Sunday, November 2, 2008


The 8ft long Lightning Bolt heavy duty boom was attached to the 9ft mast while the 27ft Glen Martin roof tower was only 5 feet off the deck. After the LB boom was secured to the mast, it was tipped up high enough to allow one spreader to be attached while standing on a 12ft heavy duty ladder. After the first spreader was attached, the tower was raised high enough to allow the rotator to be rotated 180 degs. Then the tower was lowered to again allow the other spreader to be attached. this method of assembly was used in order to allow the entire assembly at ground level. No climbing was necessary. I had attached a chain hoist to a support pole in order to allow the tower to be raised or lowered easily.

A neighbors View of the 2 ele Quad

The 2 ele Quad is a rather large assembly and the neighbors will take notice of it immediatley. I took this picture from the next door neighbors back yard. Fortunately, my next door neighbors brother is also an active ham radio opr :-) And has tolerance for his ham radio opr neighbor :-)
Also visible is the Steppir Big IR vertical on the roof. Frank W7is

Special Wire Holders

The secret to the LB Quad is the special wire holders that allow the welding wire to move freely around the spreaders in high winds. This prevents the wires from breaking and also allows the wire to be easily tensioned correctly. The 5 band 2 ele quad requires 40 of these special wire holders. Apparently they are made out of piece parts from hydraulic brake assemblies. A very unique and I must say, outstanding idea for holding the wires in place.

Quad being tiped into position on the deck

Quad wire elements picture

The spreaders on the 5 band Quad have a considerable amount of wind loading-- as you can tell from this picture. The secret of the LB Quad is the unique wire holders that allow the aluminum welding wire to move around on the spreaders. This Quad has survived many wind storms of over 100 mph without any damage since being installed in Aug of 2005. Two of the wire holders are shown sitting next to the roll of welding wire. Also shown are the spiders that hold the fiberglass spreaders. And the special balun that matches the 120 ohm Quad to 50 ohm coax. The alum welding wire can only be attached to the balun using stainless screws in order to prevent corrosion. The alum wire will compress very easily so you need to experiment with the torque of the screws to prevent the wire from being crushed. If you apply too much torque and crush the wire, the wire will break easily when flexed at that point. The aluminum welding wire is a great idea to keep the weight and wind loading of the Quad low but you need to take precautions when tightening the attachment screws. Once I found the correct nut tension, I locked the nut in position with a jam nut. Proof that I had it right is that since 2005 this Quad has had to endure 3 or 4 big wind storms each year --- winds of over 100 mph. Here along Lake Osoyoos, the big winds come out of the Canadian North and can occur at any time of year.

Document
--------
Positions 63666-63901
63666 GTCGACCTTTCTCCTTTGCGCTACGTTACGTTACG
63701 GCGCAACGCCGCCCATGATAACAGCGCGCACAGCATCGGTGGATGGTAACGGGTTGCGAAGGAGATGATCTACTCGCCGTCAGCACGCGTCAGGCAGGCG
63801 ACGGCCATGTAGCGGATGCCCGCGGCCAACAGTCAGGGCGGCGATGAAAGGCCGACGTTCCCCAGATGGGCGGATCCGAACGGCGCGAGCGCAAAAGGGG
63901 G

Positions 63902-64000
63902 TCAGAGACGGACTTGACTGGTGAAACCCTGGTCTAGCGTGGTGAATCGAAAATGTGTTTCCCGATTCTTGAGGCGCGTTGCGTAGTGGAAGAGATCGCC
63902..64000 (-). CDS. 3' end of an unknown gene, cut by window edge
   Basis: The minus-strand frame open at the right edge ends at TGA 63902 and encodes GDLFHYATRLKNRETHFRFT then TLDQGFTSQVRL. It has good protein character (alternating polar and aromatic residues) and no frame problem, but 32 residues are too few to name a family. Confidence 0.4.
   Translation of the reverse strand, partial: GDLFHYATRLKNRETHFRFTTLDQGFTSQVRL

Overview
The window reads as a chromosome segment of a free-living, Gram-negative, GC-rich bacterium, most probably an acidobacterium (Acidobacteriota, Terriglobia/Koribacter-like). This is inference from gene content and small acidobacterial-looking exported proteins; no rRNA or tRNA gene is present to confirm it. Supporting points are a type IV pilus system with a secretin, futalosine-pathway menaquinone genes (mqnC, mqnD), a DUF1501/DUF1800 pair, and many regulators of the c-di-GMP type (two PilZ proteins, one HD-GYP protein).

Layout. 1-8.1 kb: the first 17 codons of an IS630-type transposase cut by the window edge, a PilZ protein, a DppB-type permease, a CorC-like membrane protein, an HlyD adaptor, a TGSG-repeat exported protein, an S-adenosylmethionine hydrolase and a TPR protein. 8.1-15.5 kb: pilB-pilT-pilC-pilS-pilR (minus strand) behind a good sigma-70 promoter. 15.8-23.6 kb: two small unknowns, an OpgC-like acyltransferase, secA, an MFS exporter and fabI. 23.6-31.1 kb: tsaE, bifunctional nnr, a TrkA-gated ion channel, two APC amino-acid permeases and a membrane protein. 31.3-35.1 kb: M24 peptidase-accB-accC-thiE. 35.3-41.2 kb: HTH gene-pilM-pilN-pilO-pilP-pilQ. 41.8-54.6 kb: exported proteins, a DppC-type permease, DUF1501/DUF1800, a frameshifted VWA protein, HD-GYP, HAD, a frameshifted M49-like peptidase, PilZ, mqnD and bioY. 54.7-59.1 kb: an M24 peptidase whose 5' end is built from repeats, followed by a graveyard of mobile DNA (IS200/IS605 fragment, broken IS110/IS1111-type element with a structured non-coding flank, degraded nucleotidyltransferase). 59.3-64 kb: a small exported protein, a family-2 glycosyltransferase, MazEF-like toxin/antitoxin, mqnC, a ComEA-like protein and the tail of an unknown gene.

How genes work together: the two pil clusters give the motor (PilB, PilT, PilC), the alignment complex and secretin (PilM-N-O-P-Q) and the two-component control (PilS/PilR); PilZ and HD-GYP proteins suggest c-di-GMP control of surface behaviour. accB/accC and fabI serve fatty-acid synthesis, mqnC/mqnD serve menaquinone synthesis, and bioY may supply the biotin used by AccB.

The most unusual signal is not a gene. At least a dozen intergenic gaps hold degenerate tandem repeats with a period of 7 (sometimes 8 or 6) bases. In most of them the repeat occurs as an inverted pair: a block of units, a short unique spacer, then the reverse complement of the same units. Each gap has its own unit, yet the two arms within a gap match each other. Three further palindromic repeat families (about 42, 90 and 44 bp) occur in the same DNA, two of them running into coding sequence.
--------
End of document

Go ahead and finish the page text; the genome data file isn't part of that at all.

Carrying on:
There are more pictures of the special wire holders later in the Blog.

Finished Quad on a 27ft Glen Martin Tower

The LB 5 band 2 ele Quad pointing northeast towards Europe. Even though the terrain has rolling hills as high as 2000 ft, the quad take off angle across Lake Osoyoos is excellent and the performance is outstanding.